Maximizing the quality, volume, and coverage of your existing hair are critical before considering transplantation. Once that is established, it is not unusual to consider  doing another injection. In people with advanced hair loss, we do a second injection around 15-18 months depending on how they look, and we finally feel like we’ve used every hair follicle we can to get the best result possible non-surgically, and more importantly stop the progression. When we look at our results even with just thinning hair, we have been able to get better coverage with a non-surgical treatment than we can than transplantation, particularly with men who have existing thinning hair. One of the harsh realities of hair transplantation is collateral loss of existing hair because of the trauma of making sites. When people say they’re getting 1500 grafts, 2000 grafts, they are getting 1500-2000 holes made in the scalp, where unfortunately existing hair will be lost. A certain percentage of native hair gets lost with hair transplant. The exception is someone who has smooth bald skin. What I’ve been able to help people with is take their existing thinning hairs and making it thicker to the point where they get better coverage. With their existing hairs, they don’t have to have surgical placement of hairs and they don’t have to lose existing hairs in compromise for transplantation. Collateral loss is understated in hair transplantation because unfortunately, it is the reality and the limitation. Before we developed Hair Regeneration, we accepted this as part of the reality as losing thinning hair in the transplant would go away eventually, and we were going to replace it with thicker, more permanent hair. Now with Hair Regeneration, we have a different perspective.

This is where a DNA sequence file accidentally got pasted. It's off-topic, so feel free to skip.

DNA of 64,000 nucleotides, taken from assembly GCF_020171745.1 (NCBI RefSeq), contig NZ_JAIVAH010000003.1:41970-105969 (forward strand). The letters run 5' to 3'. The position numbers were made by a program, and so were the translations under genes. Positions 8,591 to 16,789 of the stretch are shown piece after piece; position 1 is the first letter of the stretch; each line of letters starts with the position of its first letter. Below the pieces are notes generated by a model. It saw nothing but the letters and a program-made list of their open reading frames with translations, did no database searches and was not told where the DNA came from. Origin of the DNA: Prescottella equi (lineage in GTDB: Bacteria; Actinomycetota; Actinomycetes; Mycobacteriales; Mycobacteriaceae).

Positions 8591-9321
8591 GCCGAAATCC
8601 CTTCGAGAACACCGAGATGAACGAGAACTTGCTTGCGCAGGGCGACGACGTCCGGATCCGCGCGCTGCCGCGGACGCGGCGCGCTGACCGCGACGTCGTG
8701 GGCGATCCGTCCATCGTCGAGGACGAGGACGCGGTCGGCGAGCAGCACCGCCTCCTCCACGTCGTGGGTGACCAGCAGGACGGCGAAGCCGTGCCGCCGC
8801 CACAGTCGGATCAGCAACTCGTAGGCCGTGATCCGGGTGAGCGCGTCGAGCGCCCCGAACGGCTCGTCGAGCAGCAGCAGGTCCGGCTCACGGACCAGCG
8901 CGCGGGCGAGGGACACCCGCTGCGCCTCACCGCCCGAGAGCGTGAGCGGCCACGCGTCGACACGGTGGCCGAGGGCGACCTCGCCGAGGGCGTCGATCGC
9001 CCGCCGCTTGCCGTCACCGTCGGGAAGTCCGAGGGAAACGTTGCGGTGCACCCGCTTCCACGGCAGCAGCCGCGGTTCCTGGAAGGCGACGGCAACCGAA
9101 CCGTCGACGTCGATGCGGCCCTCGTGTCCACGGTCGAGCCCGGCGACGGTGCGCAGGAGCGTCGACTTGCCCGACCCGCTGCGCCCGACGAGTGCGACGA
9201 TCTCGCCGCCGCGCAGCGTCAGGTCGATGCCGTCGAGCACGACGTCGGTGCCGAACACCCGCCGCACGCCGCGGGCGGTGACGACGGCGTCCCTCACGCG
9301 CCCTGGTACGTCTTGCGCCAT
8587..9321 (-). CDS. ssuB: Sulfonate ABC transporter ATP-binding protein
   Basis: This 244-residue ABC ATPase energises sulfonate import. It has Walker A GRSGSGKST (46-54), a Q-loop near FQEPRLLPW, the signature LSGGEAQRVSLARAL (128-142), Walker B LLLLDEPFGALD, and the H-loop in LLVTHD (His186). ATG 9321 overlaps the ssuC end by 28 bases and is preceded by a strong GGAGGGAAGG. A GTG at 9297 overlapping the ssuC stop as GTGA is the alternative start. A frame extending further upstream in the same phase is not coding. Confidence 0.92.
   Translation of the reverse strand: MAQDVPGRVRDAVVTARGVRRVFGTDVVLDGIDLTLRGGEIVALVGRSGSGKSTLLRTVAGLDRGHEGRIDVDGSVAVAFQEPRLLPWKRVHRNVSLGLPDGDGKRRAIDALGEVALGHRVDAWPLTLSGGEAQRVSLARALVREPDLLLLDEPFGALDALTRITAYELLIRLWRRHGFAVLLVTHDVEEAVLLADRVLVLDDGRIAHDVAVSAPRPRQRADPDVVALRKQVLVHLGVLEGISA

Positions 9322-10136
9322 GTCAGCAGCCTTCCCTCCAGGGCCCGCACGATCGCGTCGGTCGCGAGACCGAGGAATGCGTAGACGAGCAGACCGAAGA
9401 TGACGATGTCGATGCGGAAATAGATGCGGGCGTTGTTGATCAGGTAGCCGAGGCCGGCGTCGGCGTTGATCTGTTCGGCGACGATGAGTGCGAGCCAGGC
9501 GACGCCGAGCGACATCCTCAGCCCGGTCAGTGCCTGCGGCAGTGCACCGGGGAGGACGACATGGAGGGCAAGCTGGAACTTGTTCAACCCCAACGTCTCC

Learn more about your options and what your limitations are with hair transplant. Think stabilization before you think transplantation - it is critically important, otherwise you find yourself a little older and continuing to lose hair and your grafted hair will not look so good. We’ve seen many people like that and unfortunately their hair went away too fast for their grafts to make enough impact to enjoy the benefit of transplantation. It is the harsh reality of people who have thin hairs, early onset and rapid progression. Make your decision from an informed state of knowledge before you move forward with surgery. I hope that was helpful, I wish you the best of luck, and thank you for your question!
This personalized video answer to your question is posted on RealSelf and on YouTube. To provide you with a personal and expert response, we use the image(s) you submitted on RealSelf in the video, but with respect to your privacy, we only show the body feature in question so you are not personally identifiable. If you prefer not to have your video question visible on YouTube, please contact us.

Amiya Prasad, MD
New York Oculoplastic Surgeon
4.4 out of 5 stars 80 reviews

FUT without finasteride

{{ voteCount >= 0 ? '+' + (voteCount + 1) : (voteCount + 1) }}
The drug finasteride only adds to a hair transplants by (1) slowing hair loss and (2) preventing an acceleration of the hair loss that you have as genetic balding is a progressive process. If your Class 6 pattern is already declared and you don't expect any significant future hair loss, the need for this drug is far less than if you were early in the balding process. Finasteride can prevent the acceleration of the hair loss after a hair transplant for those who still have a lot of balding to happen. 

William Rassman, MD
Los Angeles Hair Restoration Surgeon
5.0 out of 5 stars 29 reviews

These answers are for educational purposes and should not be relied upon as a substitute for medical advice you may receive from your physician. If you have a medical emergency, please call 911. These answers do not constitute or initiate a patient/doctor relationship.